Interpreting the forecast for payments in the cloud

Interpreting the forecast for payments in the cloudInterpreting the forecast for payments in the cloud

As recently as two or three years ago, moving a mission critical system like payments to the cloud was a “non-starter” for banks. But the industry’s perspective on locating and installing payment systems is evolving rapidly: from on-premises, to data centers, and now increasingly, payments in the cloud. Today, moving payments to the cloud presents financial institutions with a variety of opportunities, including enhancing the customer experience and enabling greater agility and economies of scale.

Delivering a seamless customer experience

The challenge of managing rapidly evolving consumer expectations is a common pain point in the financial services universe, and the payments space is no exception. Thanks to new entrants into the payment space like Paypal, Venmo, and Zelle, customers are conditioned to expect instant gratification from payments experiences. And these expectations are not limited to consumers: corporate treasurers and other B2B customers are also looking for seamless, instantaneous payments solutions.

Shifting payments to the cloud enables a bank’s payments infrastructure to more easily interact with entities outside the bank’s own ecosystem in order to better meet customers’ needs and expectations. From ISO20022 to the Federal Reserve’s 2019 announcement that it will introduce a real-time payments system for banks, the payments sector is undergoing swift changes. Leveraging solutions in the cloud can make these transitions easier and more seamless for all parties involved.

Boosting speed, agility, and economies of scale

In general, acceptance of and comfort with the cloud is steadily increasing throughout the global finance industry--and this is largely because it offers so many operational benefits to banks. For instance, the cloud provides dynamic scaling capabilities that on-premise systems and data centers do not. With a legacy system, a bank must build infrastructure with enough computing power to handle peak activity, even though most of the time it only needs to use a fraction of that capacity. But in the cloud, computing power can be scaled up or down as needed to satisfy demand--which can dramatically change cost structures for the bank.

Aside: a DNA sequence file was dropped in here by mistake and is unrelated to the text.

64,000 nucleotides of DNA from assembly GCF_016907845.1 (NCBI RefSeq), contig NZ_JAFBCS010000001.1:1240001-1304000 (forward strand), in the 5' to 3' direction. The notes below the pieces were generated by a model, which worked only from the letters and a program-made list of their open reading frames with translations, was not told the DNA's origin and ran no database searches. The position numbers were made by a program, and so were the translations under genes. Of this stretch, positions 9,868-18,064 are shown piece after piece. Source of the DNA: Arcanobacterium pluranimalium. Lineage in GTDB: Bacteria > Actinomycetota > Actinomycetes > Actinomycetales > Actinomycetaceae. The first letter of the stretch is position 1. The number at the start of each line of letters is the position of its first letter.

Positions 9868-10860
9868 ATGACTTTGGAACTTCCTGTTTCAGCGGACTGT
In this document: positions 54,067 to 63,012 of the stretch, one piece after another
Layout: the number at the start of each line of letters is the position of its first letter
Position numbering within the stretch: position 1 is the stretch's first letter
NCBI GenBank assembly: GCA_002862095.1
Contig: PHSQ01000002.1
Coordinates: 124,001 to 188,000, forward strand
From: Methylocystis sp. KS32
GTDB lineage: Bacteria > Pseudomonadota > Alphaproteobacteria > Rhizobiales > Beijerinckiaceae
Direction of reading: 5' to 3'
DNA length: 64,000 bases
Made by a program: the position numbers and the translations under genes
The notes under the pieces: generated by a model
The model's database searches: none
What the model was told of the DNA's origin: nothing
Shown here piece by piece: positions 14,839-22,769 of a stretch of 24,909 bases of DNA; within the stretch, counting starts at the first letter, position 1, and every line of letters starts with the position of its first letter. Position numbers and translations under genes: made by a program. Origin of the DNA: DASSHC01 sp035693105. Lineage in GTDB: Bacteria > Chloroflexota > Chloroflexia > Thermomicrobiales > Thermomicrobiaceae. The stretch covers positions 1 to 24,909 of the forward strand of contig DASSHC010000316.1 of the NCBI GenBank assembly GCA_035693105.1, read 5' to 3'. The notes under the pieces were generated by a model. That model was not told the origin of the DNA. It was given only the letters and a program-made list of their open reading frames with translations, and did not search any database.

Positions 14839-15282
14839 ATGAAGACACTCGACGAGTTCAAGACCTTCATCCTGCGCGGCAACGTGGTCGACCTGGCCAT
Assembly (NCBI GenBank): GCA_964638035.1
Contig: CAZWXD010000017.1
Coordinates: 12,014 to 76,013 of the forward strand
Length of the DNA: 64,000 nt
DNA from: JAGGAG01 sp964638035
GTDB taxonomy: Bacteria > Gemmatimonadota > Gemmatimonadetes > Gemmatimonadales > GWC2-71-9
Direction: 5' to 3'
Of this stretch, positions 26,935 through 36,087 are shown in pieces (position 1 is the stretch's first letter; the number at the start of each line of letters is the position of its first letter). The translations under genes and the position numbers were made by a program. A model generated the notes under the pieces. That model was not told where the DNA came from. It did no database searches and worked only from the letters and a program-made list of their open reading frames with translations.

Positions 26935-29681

Additionally, speed and agility are among the most compelling reasons to adopt the cloud. Given the current pace of change in the financial sector, banks and other legacy institutions recognize the need to be nimble and adapt quickly to evolving industry standards and customer demands. With shifts happening every day, predicting which challenges the payments sector will need to solve three years from now is virtually impossible. By locating payments systems in the cloud, institutions can enhance their ability to innovate quickly in ways they have yet to imagine--while also achieving valuable economies of scale.

Last but not least, financial institutions need to contemplate payments in the cloud not just in terms of greater computing capability, but as an opportunity to rethink current business processes. The cloud offers capabilities that can transform the payments experience banks offer to clients today and in the future: and the sooner the industry embraces this mindset, the more innovation will flourish.